Feldman Entertainment,  owner of the Ringling Bros. Circus,  from 1988 to 1998 spent $8.8 million to employ a small army of spies to try to disable PAWS and PETA.  The operation was directed,  according to court filings,  by Clair E. George,  deputy director of operations for the Central Intelligence Agency from July 1984 through December 1987.  Derby sued Feld Entertainment in June 2000.  Feld reportedly settled the case by agreeing to retire several circus elephants to PAWS and to fund their upkeep.

PAWS elephant advocacy gained momentum after the Hawthorn Corporation,  a firm that rented elephants to circuses,  exhibited an elephant named Tyke at a circus in Honolulu,  Hawaii.  While waiting to perform,  Tyke injured his handler,  killed trainer Allen Campbell,  37,  when Campbell tried to intervene, bolted from the circus arena,  and was shot dead by police.

Derby’s partner,  Ed Stewart,  recalled a similar incident involving Tyke that occurred a year earlier. Derby and Stewart discovered,  Derby summarized in 1997,  that “Tyke was an elephant with a history of problems,”  who “had been disciplined in public as early as 1988.  Complaints had been lodged with the USDA about her treatment.  No action was taken,  and the elephant continued to travel and perform,  creating problems in other cities.

“Since 1983,  at least 20 people have been killed by captive elephants performing in zoos and circuses around the world,”  Derby continued.  “At least 60 others have been seriously injured,  including 42 members of the general public who have been visitors or spectators at zoos,  circus,  and other animal exhibits;  six children have been injured,  mostly during elephant ride incidents;  and at least six elephants have been killed in retaliation for the injuries they have inflicted.”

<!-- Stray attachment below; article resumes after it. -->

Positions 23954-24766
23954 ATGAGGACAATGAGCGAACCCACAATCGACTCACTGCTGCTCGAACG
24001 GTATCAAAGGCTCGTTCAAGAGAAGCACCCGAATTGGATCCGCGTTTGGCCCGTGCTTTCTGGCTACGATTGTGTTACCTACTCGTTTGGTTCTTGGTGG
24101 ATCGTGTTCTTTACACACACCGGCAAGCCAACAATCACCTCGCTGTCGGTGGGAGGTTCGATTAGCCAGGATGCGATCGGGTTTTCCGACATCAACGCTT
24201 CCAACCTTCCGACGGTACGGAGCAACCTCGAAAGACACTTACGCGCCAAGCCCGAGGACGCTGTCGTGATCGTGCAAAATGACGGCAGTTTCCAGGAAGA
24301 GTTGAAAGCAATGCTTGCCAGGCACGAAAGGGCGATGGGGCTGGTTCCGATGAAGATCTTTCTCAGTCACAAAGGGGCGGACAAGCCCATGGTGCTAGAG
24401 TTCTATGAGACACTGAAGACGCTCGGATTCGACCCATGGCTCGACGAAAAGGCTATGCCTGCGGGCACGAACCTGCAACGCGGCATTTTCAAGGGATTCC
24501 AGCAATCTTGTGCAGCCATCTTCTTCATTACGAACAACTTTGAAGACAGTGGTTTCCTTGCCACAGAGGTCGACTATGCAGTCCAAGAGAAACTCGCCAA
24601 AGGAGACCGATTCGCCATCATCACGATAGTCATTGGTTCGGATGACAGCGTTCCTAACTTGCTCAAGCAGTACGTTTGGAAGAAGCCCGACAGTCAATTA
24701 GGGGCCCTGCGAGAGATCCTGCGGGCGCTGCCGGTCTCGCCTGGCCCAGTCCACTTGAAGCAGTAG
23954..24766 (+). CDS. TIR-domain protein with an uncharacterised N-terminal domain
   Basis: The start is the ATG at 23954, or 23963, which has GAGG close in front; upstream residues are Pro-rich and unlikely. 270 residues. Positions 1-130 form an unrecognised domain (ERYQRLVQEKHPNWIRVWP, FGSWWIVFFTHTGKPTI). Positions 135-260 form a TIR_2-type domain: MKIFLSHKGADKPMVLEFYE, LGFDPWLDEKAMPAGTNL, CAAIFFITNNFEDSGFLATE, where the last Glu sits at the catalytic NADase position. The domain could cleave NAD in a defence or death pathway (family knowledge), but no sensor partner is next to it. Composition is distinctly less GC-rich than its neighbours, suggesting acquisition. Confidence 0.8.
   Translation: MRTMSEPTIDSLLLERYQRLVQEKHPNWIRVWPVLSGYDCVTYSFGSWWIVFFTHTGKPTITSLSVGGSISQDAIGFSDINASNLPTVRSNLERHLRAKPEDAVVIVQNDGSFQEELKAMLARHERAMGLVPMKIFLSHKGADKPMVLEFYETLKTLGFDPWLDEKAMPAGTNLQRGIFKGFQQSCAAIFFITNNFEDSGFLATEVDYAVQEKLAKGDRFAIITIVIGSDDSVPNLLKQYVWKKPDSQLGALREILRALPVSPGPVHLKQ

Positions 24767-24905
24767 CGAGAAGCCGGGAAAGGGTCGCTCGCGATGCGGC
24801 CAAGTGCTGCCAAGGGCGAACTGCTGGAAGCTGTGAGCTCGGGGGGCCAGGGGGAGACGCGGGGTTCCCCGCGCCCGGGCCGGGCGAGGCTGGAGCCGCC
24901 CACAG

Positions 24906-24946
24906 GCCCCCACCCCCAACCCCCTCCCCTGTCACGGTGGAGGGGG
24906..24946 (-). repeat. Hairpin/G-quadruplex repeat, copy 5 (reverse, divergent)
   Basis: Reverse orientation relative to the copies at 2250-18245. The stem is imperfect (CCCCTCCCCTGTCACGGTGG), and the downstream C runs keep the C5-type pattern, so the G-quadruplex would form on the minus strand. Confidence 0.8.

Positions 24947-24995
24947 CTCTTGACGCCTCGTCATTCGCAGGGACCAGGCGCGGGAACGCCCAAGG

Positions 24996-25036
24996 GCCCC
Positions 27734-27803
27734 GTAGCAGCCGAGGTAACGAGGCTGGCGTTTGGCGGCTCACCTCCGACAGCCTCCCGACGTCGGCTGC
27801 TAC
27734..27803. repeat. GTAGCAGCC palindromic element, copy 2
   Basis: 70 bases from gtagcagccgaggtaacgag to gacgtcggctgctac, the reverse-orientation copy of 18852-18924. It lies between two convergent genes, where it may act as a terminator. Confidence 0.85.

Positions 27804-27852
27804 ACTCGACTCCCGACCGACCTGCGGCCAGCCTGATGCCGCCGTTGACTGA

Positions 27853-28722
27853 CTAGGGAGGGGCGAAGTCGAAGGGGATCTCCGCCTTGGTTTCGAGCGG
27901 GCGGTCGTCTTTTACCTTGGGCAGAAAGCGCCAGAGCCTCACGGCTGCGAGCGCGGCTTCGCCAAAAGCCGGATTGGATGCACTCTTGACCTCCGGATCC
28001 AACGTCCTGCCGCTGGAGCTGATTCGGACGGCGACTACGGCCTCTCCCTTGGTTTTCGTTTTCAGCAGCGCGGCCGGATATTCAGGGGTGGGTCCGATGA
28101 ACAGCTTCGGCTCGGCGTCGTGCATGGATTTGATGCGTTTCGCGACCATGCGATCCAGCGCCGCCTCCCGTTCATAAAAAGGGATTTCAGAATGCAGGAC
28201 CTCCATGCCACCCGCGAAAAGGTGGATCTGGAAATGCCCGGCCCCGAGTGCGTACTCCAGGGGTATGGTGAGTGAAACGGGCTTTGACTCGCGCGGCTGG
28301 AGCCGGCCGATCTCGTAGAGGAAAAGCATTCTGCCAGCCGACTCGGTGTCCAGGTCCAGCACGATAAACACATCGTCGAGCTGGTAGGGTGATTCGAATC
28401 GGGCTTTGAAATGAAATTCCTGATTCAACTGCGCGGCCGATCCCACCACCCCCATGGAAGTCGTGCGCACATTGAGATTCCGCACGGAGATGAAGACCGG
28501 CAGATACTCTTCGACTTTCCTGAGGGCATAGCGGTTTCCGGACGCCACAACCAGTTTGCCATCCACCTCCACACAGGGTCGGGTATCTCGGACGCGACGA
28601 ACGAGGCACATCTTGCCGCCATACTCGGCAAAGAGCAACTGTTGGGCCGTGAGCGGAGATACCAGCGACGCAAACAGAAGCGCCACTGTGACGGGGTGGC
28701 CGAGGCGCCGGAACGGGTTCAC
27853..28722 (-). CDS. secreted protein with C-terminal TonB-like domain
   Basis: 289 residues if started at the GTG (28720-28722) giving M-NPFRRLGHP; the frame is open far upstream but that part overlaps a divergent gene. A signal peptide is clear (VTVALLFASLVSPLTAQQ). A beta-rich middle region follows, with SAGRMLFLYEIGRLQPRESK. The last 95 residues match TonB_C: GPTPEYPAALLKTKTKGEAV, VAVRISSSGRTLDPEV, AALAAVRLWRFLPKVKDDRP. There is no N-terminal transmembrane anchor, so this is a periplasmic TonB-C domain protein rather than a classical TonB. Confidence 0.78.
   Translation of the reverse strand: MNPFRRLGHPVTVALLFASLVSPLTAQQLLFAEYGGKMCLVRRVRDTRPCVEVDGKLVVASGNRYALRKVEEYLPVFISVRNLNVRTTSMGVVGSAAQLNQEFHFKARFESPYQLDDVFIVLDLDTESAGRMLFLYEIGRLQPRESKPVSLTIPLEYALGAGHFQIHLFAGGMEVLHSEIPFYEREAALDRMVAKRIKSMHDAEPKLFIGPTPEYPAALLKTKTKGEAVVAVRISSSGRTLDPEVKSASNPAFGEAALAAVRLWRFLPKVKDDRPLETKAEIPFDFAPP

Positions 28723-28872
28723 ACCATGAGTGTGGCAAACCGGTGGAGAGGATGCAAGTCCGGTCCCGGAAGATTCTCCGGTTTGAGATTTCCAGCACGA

Elephant TB

While researching elephant attacks,  Derby and Stewart also learned and warned about the spread of tuberculosis among the U.S. captive elephant herd.  The USDA Animal & Plant Health Inspection Service did not become visibly responsive to their concerns until after another Cuneo elephant,  named Joyce,  collapsed and died from TB during dental treatment in August 1996  shortly after performing for the Circus Vargas in Los Angeles.

Joyce died 10 weeks after the USDA rejected a PAWS request that she be taken out of performances because she had lost about 1,000 pounds during the preceding year. Recalled Derby,   “The USDA retained a consultant [to investigate],  Alan Roocroft of the San Diego Wild Animal Park,  who had previously been cited by the USDA for violating the Animal Welfare Act [in 1988] when he and other trainers under his direction repeatedly beat the elephant Dunda with an ax handle. “